Het was nog geen negen uur ’s ochtends en ik zat al huilend achter mijn laptop. Nee, niet omdat die kapot was. Al zou ik daar, eerlijk is eerlijk, ook misschien wel een traan om laten.
Het kwam door het verhaal van de Noorse psychologe Ane Bjøru Fjeldsæter, die een maand in het ebolabehandelcentrum van Artsen zonder Grenzen in Monrovia, Liberia werkte. In haar verhaal Mijn vriend aan de andere kant van het oranje hek vertelt ze over Patrick, een zesjarig jochie met ebola.
Na het lezen van haar verhaal, besloot ik een brief aan Ane te schrijven. Om haar te laten weten wat voor prachtig stoer persoon ik haar vind. En ik wilde haar bedanken, voor het voelbare verschil dat iemand als Ane in deze wereld maakt:
This morning when i openend my laptop, the newsletter from MSF popped up and for a change i decided to read your story about Patrick. You had me crying before i even had breakfast.
I say, ‘for a change’, because most of the times i take a quick glance at the (often heartbreaking) MSF-stories and hit the delete button. Don’t get me wrong, this is not out of lack of interest. But sometimes it’s so much easier not to read about ebola, violence and people like you staking their own lives to help others. I know this sounds selfish…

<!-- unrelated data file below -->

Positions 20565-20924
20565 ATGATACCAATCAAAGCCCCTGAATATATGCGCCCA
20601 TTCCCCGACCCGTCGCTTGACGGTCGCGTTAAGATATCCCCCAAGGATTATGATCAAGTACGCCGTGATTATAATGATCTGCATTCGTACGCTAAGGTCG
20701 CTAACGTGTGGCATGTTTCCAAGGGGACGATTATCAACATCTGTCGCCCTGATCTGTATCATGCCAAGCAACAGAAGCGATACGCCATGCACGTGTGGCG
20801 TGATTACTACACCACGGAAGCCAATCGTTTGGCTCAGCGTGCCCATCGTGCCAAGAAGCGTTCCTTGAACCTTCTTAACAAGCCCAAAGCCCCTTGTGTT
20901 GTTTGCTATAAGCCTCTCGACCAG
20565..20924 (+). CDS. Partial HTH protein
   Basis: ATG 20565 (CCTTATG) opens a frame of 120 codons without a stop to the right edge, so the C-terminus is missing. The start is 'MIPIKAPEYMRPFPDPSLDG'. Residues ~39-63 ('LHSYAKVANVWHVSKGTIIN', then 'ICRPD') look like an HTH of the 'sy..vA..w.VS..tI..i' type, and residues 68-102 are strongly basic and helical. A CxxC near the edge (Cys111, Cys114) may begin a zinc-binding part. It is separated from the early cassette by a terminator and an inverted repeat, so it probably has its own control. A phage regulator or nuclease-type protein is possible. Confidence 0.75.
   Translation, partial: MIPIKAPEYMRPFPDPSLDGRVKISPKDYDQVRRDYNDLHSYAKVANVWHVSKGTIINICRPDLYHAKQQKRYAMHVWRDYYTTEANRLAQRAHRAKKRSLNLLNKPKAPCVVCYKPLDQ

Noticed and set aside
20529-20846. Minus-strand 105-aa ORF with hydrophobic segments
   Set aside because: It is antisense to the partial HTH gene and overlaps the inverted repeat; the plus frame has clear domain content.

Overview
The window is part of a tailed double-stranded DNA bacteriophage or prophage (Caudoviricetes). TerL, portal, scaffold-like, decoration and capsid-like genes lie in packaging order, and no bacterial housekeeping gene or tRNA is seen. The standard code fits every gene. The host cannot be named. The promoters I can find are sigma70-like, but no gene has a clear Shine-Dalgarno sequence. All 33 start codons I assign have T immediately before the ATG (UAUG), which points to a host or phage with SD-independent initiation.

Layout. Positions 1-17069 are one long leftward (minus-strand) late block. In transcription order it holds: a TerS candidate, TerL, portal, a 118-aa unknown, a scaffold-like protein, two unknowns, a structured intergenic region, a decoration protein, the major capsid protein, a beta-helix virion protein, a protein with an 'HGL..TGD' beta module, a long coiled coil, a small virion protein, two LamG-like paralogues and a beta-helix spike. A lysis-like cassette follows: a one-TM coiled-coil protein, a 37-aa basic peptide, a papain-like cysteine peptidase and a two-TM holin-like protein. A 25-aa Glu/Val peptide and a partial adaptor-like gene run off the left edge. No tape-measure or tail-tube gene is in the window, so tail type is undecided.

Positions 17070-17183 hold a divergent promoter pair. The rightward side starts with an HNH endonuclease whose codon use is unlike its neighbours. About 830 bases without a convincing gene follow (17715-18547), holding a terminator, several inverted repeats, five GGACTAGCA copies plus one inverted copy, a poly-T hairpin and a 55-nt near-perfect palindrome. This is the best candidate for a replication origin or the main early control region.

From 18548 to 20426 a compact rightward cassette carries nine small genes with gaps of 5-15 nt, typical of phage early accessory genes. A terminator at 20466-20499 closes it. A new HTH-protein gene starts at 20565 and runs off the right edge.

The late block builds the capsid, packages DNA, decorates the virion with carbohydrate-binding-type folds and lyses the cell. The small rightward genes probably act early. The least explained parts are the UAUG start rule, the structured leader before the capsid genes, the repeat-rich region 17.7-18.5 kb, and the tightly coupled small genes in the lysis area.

But today i decided differently. And i’m so glad i did. Your story made me realize that i should read your stories. All of your stories.
I don’t know you, just your story. But it tells me that your a warm, kind and sensitive human being. And you’re tough. Like a super hero! You could have a “normal” life, but you chose differently.
Every day I tell myself: Ane, don’t lose your heart to this child who no longer belongs among the living. He is here for a week and then will be gone forever. How will you do your job once he has gone? Don’t you know what you are dealing with here?
I tell myself this every day, and I never listen. It is impossible not to look out for his crooked smile once I arrive at work in the morning.”
Your story also tells me you care about the people you work with. And that this makes your work even harder. It reminds me of my little
sister. She’s a pediatric nurse and sometimes she’s so mad at herself for caring so much about the kids she works with. Especially when she knows some of them will not be there next week. But i think it’s her strength. It makes her an outstanding nurse. If she didn’t care so much, she probably wouldn’t have been a pediatric nurse in the first place.
If you, Ane, didn’t care so much about the well being of Patrick and all those other people out there, you might not have been in Liberia at all. So i want to thank you for caring. You make a tangible difference in this world.
“I make my way out. I don’t want to start crying inside the goggles. I hate myself for having met this kid. Why do I never stay at home?
I take the rest of the day off. I promise myself I will get a normal job.
The next morning, something drives me back. I want to be there for Patrick’s father, no matter what he is going through.”
Even in times of doubt you keep doing your job. You inspire people, including me, to step up and think about what we could contribute to this world. I admire you and what you’re doing for the Liberians over there. And i wanted you to know that.
I wish you all the best.
Rachel van de Pol